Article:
South Sudan History: Civil Intra-tribal War (2013)

South Sudan civil war
Figure 1.-- Heavy civikian casualties including ethnically based attriciries havebeen reported in Siouth Sudan durung the outbrarl of open warfare in 2013. The press aption here read, "Atem Apieth, 6, who was wounded during recent fighting in Bor and managed to travel for treatmebnt to the capital by boat, recovers at the Juba Military Hospital in Juba, South Sudn. Hundreds have died in the war0-torn country." Photographer: Ben Curtis.

Well before independence, South Sudan society was badly fractured between the historically dominant Dinka and the Neur. A substantial number of civilian casualties were the result of this ethnic tension while headlkines covered mostlt the conflict with the fundamentalist-dominated Islamic Government in Khartoum. An effort was made to end the ethnic tensions in the south at indepandence, Salva Kiir a Dinka became president and supporter Riek Machar, a Neur, became vice president. The power sharing did not work. President Kiir dismissed Machar and accused him of pllanning a coup. Fighting broke out between the Dinka-dominated Government and Neur rebels. And the ethnic tensiions involved has led to apauling attrocities. A U.N. official who conducted a fact-findung missiion described 'horror', including extrajudicial killings, sexual violence, and massacres committed at the hands of both the Dinka and Dur. Some 2.5 million people are believed to have died in the civil war between gthe north and south as a result of the fighting, attrocities, disease, and famine. Authorities are concerned that the rift between Machar and Kiir and their temperment may make the initial round of fighting the precursor of a long, brutal conflict is high. The issue appears to be historic dominant role of the Dinka, the largest tribal group in South Sudan. The conflict is not a simple matter. They like other tribal grouops are divided into different clans and subclans over a huge expanse of East Africa. After the Civil War with the south ended, manu military commandrs (often Dinka) claimed land. This appears to have been the case around Juba which is part of the reason why fighting broke out there. Also at issue is the countrty's oil resource. Much of it is located in Macharís home region, Unity State, south of the border with Sudan. This was one reasion the Sudan Government did not want to grant independence to the south. Machar complains that the local people are not benefitting from the oil exports. He charges that the oil money has been used as a personal reward for the Dinka military commanders who fought the war for wimming the war against the Khartoum Government.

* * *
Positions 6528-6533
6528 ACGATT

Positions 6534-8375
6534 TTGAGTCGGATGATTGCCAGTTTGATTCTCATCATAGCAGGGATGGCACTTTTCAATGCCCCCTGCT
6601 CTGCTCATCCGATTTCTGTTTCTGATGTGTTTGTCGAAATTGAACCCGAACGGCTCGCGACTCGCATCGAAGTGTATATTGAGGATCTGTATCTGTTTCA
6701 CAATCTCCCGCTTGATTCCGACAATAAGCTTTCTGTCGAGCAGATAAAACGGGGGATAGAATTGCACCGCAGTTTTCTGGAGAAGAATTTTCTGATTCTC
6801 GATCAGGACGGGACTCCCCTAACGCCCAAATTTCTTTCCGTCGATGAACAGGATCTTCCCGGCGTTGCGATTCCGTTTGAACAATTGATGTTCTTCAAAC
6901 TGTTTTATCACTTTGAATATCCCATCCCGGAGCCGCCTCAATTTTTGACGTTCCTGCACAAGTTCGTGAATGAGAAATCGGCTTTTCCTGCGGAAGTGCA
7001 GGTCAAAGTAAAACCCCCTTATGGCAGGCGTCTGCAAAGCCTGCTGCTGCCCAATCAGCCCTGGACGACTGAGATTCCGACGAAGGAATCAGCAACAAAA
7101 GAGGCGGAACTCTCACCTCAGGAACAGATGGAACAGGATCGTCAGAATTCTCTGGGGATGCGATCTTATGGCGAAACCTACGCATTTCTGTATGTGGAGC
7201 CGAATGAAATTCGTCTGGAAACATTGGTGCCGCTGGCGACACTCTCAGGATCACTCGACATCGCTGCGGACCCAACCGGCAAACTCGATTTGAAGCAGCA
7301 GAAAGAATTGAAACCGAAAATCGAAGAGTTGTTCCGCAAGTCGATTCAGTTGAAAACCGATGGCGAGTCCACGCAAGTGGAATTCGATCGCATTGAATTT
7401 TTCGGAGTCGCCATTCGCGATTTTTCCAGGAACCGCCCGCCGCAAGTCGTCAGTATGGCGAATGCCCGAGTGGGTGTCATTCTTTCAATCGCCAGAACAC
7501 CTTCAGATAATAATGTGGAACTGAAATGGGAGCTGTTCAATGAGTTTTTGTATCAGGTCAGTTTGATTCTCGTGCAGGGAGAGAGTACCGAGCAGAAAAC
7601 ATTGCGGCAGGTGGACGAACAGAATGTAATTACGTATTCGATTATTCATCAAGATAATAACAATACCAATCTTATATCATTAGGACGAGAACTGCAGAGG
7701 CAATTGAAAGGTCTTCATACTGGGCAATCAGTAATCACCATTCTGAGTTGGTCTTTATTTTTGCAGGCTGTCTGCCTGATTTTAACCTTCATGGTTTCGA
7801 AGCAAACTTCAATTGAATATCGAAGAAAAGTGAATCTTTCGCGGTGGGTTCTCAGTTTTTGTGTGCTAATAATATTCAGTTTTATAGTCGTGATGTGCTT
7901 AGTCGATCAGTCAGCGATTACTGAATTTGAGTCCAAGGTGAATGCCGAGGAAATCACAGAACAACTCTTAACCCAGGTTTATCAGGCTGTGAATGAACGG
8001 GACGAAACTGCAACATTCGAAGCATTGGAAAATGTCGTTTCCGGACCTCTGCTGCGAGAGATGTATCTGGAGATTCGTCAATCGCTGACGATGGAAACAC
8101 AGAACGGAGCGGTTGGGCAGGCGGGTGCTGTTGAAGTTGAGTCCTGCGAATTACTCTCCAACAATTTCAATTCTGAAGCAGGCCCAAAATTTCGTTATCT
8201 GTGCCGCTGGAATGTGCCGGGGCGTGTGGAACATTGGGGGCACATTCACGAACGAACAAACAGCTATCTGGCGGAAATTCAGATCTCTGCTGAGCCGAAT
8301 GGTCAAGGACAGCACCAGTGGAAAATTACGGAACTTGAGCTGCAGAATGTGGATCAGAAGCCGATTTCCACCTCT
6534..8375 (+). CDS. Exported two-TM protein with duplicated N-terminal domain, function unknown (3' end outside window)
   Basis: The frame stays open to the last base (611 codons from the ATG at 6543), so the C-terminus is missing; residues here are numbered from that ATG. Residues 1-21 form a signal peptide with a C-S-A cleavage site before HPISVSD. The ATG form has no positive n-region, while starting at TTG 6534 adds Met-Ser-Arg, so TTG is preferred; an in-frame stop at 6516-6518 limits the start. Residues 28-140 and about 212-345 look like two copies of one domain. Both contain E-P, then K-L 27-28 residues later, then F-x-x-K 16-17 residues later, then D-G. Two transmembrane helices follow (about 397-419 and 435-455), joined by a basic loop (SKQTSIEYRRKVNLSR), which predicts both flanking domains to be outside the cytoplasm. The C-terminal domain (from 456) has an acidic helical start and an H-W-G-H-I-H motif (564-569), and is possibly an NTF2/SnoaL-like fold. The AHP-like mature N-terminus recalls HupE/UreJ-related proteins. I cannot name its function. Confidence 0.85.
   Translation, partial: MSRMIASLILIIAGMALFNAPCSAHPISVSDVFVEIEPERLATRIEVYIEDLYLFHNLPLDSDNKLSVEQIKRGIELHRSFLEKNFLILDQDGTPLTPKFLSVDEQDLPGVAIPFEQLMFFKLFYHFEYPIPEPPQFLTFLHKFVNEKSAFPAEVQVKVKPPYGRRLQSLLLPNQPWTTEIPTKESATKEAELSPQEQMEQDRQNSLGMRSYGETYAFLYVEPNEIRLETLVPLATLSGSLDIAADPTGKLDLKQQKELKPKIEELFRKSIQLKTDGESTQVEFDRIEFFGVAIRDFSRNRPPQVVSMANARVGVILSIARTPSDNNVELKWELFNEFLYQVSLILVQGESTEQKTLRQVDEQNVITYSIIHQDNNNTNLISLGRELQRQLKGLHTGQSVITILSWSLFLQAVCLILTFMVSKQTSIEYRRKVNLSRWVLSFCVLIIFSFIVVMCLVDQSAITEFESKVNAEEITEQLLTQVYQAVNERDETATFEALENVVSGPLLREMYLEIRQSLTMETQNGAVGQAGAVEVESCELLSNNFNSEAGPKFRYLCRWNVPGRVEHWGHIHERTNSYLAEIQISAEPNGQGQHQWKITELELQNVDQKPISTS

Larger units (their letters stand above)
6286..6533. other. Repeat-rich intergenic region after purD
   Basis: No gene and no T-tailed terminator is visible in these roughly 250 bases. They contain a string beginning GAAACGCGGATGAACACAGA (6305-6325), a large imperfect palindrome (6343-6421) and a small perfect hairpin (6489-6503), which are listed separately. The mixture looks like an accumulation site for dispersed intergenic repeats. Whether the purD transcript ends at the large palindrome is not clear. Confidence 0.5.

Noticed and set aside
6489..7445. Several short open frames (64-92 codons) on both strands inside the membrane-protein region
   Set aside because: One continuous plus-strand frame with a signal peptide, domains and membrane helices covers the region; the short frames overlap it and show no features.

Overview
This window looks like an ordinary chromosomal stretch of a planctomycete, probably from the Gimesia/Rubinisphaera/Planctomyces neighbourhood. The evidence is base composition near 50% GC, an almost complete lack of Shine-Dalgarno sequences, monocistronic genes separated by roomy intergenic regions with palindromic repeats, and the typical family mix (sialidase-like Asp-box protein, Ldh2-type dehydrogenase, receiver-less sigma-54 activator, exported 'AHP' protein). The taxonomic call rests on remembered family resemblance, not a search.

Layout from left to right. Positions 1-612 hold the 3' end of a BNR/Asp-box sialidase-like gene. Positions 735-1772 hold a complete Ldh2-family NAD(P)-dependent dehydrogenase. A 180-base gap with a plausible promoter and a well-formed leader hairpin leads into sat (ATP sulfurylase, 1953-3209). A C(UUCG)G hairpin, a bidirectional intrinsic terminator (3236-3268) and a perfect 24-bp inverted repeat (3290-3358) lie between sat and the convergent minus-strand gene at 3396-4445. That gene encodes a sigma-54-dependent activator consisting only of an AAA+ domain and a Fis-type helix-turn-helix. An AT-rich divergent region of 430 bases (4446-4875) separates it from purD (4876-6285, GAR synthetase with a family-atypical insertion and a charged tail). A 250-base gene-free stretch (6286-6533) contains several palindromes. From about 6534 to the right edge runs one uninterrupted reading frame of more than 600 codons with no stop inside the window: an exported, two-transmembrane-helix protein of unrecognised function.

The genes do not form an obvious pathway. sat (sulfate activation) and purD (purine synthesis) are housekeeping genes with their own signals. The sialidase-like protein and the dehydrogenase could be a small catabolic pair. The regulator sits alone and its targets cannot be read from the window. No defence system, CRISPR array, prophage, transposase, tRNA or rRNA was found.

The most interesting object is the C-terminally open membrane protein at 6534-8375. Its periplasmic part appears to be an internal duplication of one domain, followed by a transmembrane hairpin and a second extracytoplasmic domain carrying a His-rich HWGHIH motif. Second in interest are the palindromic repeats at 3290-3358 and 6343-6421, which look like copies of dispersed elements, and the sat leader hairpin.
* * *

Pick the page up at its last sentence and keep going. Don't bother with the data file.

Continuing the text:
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Created: 8:23 PM 1/25/2014
Last updated: 8:23 PM 1/25/2014